They chose a more grounded style of animation as compared to another similar film, The Book of Life and while I will say I prefer the more unique and highly stylized animation style for that film, Coco’s story is more grounded in a sense and its animation style works. At the end of the day, it is still from Pixar so the quality is as expected, amazingly beautiful and vibrant.

 

Characters

Anthony L. Tjandra:

Oh my, the characters are pretty straightforward and most of them are in line with the Pixar’s style. The only character that caught me off guard is the famous musician itself, but to avoid revealing any spoilers, I would only state that he is a bit out of the normal type of character from Pixar. Although most of the characters seem cliche, the way they act and the events that they experience resonate so strongly with me that I actually felt relatable to them. Perhaps it’s due to the death of my grandparents that make me like the characters way more than usual, so my review of this section is a bit more biased.

 

Oscar:

They introduced a whole host of characters for this film as mentioned, the film is about familial bonds and when I say family I mean like generation upon generation of family members. Of course there are a few key members who are focused on but everyone was quite likable and had their own unique quirks. The child actor did an amazing job and was the beating heart that carried the film.

 

Soundtracks

Anthony L. Tjandra:

Soundtracks wise, they are pretty good, and some songs are also quite memorable as well. They are played during the appropriate parts that heighten the mood or dramatised the atmosphere for you to feel their impact. During the action sequences, the usage of good soundtracks also keeps the tension alive. However, they are not as memorable compared to other Pixar’s films or even other Disney’s animated films.

 

Oscar:

The soundtrack here is fantastic and is actually a major theme and focus of the plot. There is a lot of spanish style guitar in the soundtrack and I absolutely loved it. I am not sure exactly what this genre of music is called so I am just calling it “spanish style guitar”. When the film ended I actually went on spotify looking for some of the tracks.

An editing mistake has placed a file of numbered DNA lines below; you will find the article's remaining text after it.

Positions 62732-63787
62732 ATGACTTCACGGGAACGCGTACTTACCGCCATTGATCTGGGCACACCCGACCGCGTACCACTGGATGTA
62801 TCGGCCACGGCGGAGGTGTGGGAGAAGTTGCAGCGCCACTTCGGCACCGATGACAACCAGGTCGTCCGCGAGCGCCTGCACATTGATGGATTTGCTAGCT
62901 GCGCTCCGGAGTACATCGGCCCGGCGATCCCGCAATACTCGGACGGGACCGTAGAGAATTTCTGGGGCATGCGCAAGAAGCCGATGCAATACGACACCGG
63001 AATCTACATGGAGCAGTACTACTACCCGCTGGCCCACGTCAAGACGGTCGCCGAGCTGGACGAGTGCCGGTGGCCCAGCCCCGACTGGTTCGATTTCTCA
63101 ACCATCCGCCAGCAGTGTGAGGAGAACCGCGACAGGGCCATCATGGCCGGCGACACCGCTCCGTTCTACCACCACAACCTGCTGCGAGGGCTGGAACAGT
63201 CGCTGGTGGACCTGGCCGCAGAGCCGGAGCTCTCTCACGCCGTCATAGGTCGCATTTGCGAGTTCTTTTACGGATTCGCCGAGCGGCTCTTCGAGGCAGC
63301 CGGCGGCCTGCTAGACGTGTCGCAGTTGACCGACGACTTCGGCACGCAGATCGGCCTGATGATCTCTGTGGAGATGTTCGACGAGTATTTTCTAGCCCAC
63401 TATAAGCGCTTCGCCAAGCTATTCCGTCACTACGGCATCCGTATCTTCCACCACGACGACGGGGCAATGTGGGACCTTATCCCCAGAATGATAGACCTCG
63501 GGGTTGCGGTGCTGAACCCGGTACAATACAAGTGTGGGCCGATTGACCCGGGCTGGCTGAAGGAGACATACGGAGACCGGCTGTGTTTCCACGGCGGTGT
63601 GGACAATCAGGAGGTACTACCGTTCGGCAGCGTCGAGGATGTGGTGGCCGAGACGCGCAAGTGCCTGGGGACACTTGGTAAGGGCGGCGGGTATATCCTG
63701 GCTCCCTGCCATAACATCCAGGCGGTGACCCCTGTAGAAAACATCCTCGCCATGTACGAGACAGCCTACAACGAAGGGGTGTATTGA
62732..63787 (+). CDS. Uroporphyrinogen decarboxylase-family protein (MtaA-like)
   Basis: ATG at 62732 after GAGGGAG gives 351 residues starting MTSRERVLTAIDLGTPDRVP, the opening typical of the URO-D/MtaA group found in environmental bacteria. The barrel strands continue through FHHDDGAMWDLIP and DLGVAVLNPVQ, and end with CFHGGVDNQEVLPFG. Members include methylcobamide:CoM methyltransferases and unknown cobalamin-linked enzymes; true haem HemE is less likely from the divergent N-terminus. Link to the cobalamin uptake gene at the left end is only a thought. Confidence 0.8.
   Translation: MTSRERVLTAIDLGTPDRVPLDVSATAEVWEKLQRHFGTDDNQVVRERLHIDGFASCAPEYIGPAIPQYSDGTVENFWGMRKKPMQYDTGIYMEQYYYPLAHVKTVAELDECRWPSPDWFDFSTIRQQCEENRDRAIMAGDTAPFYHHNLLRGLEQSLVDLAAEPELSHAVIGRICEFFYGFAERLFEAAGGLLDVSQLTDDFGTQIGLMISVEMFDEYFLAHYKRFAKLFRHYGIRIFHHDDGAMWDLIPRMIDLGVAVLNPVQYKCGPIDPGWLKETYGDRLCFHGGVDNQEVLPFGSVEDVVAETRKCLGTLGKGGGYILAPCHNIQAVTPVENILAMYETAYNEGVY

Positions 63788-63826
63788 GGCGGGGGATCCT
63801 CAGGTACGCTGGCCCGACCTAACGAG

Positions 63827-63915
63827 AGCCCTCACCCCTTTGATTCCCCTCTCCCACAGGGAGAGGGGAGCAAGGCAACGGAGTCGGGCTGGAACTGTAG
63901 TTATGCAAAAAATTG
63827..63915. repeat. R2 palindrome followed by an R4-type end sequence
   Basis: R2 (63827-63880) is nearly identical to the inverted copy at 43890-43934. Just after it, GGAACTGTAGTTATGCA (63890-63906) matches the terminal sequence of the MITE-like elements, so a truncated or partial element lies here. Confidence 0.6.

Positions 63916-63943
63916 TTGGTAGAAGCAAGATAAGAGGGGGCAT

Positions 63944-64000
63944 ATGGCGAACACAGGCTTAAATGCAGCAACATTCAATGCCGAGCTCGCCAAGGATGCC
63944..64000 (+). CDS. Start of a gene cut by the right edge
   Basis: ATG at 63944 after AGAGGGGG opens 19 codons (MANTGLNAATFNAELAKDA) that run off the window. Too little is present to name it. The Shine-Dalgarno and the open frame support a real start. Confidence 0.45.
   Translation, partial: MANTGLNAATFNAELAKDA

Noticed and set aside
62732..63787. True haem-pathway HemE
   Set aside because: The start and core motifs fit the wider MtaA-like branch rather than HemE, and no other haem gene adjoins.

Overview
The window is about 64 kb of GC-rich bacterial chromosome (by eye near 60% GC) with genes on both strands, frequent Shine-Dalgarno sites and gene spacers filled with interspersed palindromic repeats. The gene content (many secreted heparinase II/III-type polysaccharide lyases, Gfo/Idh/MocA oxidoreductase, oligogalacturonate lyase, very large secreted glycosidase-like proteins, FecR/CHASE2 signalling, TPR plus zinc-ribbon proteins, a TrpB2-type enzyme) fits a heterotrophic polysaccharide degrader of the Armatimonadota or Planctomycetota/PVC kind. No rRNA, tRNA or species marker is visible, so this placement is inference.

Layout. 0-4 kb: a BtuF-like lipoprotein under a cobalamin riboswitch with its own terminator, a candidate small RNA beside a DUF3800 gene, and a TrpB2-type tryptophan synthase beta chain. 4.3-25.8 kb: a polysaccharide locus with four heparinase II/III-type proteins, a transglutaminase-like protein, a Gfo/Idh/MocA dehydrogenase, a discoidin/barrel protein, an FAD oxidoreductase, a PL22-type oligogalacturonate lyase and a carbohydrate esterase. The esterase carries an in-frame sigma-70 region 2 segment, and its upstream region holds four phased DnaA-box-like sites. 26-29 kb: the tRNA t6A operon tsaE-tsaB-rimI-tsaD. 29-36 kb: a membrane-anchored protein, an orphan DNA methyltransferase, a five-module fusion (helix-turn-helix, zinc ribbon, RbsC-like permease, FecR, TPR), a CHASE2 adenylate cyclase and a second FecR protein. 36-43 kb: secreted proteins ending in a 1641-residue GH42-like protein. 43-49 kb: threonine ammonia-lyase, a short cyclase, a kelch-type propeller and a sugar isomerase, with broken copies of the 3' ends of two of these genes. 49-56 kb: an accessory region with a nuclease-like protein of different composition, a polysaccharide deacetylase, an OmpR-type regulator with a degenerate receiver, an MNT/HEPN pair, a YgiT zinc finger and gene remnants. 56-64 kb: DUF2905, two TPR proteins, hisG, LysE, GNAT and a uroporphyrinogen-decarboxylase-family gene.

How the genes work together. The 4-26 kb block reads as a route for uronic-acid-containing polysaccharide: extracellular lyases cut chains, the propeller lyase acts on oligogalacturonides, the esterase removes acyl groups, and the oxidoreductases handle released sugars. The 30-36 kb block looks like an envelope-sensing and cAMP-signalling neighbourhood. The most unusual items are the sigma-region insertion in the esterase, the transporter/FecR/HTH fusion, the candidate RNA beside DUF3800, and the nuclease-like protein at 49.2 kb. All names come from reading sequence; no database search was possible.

Olaf’s Short Film

Anthony L. Tjandra:

Honestly, I was expecting this to last only 8 to 10 mins as a Christmas special, but it drags on for so long that I almost thought I was in the wrong cinema hall! The story starts off okay but soon becomes draggy with a bunch of non-memorable songs thrown in that makes the whole experience pretty bad. And I don’t even really like Olaf in the first place, as I felt that he fails as a comedic character in the film, and is only beaten by the chicken in Moana.

 

Oscar:

The frozen “short” film is as expected from Pixar, good. The music was okay and there were cute moments and funny moments that made me genuinely chuckle. However, it did feel a bit much to show such a long “short” in front of the actual film and come on guys, I think it is high time to put frozen to rest, to…let it go *badumtsh*. Or at least until we get some kind of sequel many, many years from now *cough* incredibly *cough*

 

Coco film review post image
Coco (2017) Versus Review!
Story
Animation
Characters
Soundtrack
Reader Rating0 Votes0
What's good
Vibrant, beautiful visuals (OSCAR)
Heartwarming, emotional moments (OSCAR) (ANTHONY)
Tight pacing (OSCAR)
Lovable characters and wonderful representation and imagination of the Mexican culture and the Day of the Dead (ANTHONY)
Love the darker turn from the middle portion onwards (ANTHONY)
Very good soundtracks (OSCAR) (ANTHONY)
What's bad
Simple lot that is a bit predictable (OSCAR)
Perhaps a bit too short (OSCAR)
4
Dayum!
Pixar has delivered another masterpiece!
With a tight pacing coupled with a beautiful Pixar-quality animation and likable characters, Coco is the reason why Pixar is regarded as the powerhouse of 3D Animation in the world!

 

 

 

 

 

 

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Story
Animation
Characters
Soundtrack
Final Score